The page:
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Ophthalmology & Optometry/Double Visin after brain aneurysm surgery


Susan Hunt wrote at 2013-08-31 16:53:10
I Survived after I had a ruptured brain aneurysm about 4 yr's ago. Had my surgery at Barnes-Jewish hospital in  St.Louis,Mo. (wonderful hospital and staff}, the first procedure they performed was to drill a hole in the top of my head to let off pressure (I had already slipped into a coma, then they tried the coiling procedure, didn't work so they inserted the shunt. I have some brain damage, short term memory loss. However about a yr.after the surgery I started seeing double, horrible, I would see a car coming toward me and I would see the car and then the same car side by side and another same car above the real car. Made me very nauseated and terrified. My regular medical doctor sent me for a brain scan and a brain angiogram, both were normal. Him nor the neurologist seemed to have a clue, so I had been an LPN since 1973 and my younger sister went on and became an R.N., so she it the internet and finally found an article that described everything I was expierncing. The article went on to explain that the vision could sometimes solved by a special lens for your glasses called yoke prisim lens and even an optometrist could prescribing. It worked, however it didn't last long so I went to my opthamolgist, she prescribed stronger lenses and sent me to an eye surgeon, I kept going back to her every 3 mths for a yr and had to buy stronger lenses, finally my vision seemed to level out but is not perfect to to the aneurysm had also caused eye movement disorder which causes my eyes not to be able to move up and down nor sideways as fast as they should. I have now reached the time that my vision has not worsened in over 6 mths, the eye surgeon informed me she could now do the surgery but there was the possibity that she might go a little over or a little under and I would still need the special lenses. I said "then why would I want to put myself through all of that and decided against the surgery, informed my opthomologist of my decision and she fully agreed. I wrote this in case other people are going through this terrifying problem, there are choices other than eye patches, yes that worked too but I have discovered this is going to be a life long battle and I just have to try and use my damaged brain to research and follow my instinct's. Back in the 70's and 80's I used to work for a few doctor's as their office nurse and when they come across a problem they did not understand, no matter how full the waiting room was they would go to their office and pull out that big old medical manual and read what they could about the problem, then send you to a specialist, now they have computer's and can find this information in 5 minute's but they won't take the time to look, they just send you for test's and other specialist's, why would the neurologist that did the brain angiogram on me, not know about these lenses? They are too busy trying to grab the almighty dollar, and I wander how some of them got through medical school in the first place. Thank God for hospital's like Barnes-Jewish who will take you without any insurance and help guide you through exactly how to get the help you need. God bless those wonderful, Doctor's and nurses there and thank God for hospital's like St.Jude and Laboner in Memphis, Tn. where no child is ever turned away. Let them make fun of the South and Bill Mayer say back here we still treat patient's with leeches, hope if he is ever lucky enough to have a child that should become striken with cancer or any serious illness he can manage to get that child to Memphis, Tn.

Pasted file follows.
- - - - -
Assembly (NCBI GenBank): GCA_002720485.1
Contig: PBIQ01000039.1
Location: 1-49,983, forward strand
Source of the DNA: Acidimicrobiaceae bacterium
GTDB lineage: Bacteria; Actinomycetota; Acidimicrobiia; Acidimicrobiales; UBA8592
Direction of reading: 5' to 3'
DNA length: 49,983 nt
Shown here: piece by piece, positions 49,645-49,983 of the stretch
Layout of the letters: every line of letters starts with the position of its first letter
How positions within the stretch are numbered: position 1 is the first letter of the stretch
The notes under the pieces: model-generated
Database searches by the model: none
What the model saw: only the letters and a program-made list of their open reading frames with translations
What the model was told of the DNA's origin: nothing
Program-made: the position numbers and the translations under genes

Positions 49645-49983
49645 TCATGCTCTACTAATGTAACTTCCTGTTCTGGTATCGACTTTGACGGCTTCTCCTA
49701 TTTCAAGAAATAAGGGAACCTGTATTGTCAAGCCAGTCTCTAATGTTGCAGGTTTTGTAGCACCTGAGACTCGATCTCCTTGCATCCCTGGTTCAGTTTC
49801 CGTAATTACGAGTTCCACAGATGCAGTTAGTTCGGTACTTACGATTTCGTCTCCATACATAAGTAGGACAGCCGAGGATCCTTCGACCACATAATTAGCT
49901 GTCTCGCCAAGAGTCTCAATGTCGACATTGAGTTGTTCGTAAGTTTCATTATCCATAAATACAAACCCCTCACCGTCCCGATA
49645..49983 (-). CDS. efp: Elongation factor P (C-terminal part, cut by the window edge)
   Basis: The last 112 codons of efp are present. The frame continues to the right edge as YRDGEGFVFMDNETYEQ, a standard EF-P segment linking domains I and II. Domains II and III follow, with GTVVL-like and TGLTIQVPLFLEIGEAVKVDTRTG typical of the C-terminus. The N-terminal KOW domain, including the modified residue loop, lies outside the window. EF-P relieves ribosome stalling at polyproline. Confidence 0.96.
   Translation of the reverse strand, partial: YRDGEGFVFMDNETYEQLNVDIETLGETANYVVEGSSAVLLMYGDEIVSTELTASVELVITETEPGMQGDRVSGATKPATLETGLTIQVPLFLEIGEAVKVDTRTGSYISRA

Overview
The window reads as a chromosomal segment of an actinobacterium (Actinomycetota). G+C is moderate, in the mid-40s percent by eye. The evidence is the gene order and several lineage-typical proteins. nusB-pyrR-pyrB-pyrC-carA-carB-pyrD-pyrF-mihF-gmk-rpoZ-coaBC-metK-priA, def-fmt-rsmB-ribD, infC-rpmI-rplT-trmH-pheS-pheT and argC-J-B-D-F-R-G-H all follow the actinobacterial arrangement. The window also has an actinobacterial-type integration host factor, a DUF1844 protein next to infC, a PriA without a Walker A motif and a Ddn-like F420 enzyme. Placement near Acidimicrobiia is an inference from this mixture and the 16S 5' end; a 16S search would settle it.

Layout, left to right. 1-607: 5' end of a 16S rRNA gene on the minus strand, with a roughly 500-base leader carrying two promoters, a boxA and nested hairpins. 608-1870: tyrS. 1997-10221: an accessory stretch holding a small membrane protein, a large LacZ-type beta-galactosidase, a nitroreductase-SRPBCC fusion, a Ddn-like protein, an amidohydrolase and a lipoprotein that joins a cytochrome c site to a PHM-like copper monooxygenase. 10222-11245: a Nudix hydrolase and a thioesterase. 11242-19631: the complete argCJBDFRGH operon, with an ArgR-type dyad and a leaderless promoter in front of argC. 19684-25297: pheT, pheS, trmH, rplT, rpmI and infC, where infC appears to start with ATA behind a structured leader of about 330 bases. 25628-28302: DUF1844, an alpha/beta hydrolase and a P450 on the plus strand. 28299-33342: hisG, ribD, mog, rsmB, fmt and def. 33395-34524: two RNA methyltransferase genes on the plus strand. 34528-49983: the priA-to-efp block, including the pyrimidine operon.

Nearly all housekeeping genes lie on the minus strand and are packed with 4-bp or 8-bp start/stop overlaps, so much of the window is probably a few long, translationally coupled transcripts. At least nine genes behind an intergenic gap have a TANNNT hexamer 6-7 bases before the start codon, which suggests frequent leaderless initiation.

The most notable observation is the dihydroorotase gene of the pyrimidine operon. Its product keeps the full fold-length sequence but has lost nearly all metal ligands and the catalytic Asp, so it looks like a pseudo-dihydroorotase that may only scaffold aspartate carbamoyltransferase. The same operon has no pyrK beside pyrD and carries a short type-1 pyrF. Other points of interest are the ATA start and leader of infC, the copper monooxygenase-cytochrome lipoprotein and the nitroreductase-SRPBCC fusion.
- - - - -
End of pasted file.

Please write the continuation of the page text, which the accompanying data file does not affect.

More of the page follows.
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Elliot B. Werner, <B>M.D.</B>


I am an ophthalmologist trained at the University of Pennsylvania. I can answer general questions in all areas of ophthalmology relating to diseases of the eye. My special areas of expertise are glaucoma and cataracts, especially the surgical aspects.

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